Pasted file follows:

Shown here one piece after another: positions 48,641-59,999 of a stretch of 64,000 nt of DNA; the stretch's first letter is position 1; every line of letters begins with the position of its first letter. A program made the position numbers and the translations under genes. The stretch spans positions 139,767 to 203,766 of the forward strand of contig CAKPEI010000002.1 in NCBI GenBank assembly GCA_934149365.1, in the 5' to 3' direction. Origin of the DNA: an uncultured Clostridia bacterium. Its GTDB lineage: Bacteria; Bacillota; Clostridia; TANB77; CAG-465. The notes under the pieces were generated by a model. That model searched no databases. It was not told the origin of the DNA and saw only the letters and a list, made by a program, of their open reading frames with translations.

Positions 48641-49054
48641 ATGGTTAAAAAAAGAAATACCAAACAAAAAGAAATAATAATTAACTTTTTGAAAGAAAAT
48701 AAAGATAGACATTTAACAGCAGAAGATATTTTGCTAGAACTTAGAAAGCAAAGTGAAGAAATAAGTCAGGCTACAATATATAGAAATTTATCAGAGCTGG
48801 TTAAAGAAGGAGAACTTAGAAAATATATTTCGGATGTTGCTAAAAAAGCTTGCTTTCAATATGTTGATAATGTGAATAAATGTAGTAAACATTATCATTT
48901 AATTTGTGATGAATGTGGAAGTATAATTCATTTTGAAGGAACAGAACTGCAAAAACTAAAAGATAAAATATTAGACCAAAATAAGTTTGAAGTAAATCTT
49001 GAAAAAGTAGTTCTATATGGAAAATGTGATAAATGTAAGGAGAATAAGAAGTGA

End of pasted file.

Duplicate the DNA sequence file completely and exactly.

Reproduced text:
Shown here one piece after another: positions 48,641-59,999 of a stretch of 64,000 nt of DNA; the stretch's first letter is position 1; every line of letters begins with the position of its first letter. A program made the position numbers and the translations under genes. The stretch spans positions 139,767 to 203,766 of the forward strand of contig CAKPEI010000002.1 in NCBI GenBank assembly GCA_934149365.1, in the 5' to 3' direction. Origin of the DNA: an uncultured Clostridia bacterium. Its GTDB lineage: Bacteria; Bacillota; Clostridia; TANB77; CAG-465. The notes under the pieces were generated by a model. That model searched no databases. It was not told the origin of the DNA and saw only the letters and a list, made by a program, of their open reading frames with translations.

Positions 48641-49054
48641 ATGGTTAAAAAAAGAAATACCAAACAAAAAGAAATAATAATTAACTTTTTGAAAGAAAAT
48701 AAAGATAGACATTTAACAGCAGAAGATATTTTGCTAGAACTTAGAAAGCAAAGTGAAGAAATAAGTCAGGCTACAATATATAGAAATTTATCAGAGCTGG
48801 TTAAAGAAGGAGAACTTAGAAAATATATTTCGGATGTTGCTAAAAAAGCTTGCTTTCAATATGTTGATAATGTGAATAAATGTAGTAAACATTATCATTT
48901 AATTTGTGATGAATGTGGAAGTATAATTCATTTTGAAGGAACAGAACTGCAAAAACTAAAAGATAAAATATTAGACCAAAATAAGTTTGAAGTAAATCTT
49001 GAAAAAGTAGTTCTATATGGAAAATGTGATAAATGTAAGGAGAATAAGAAGTGA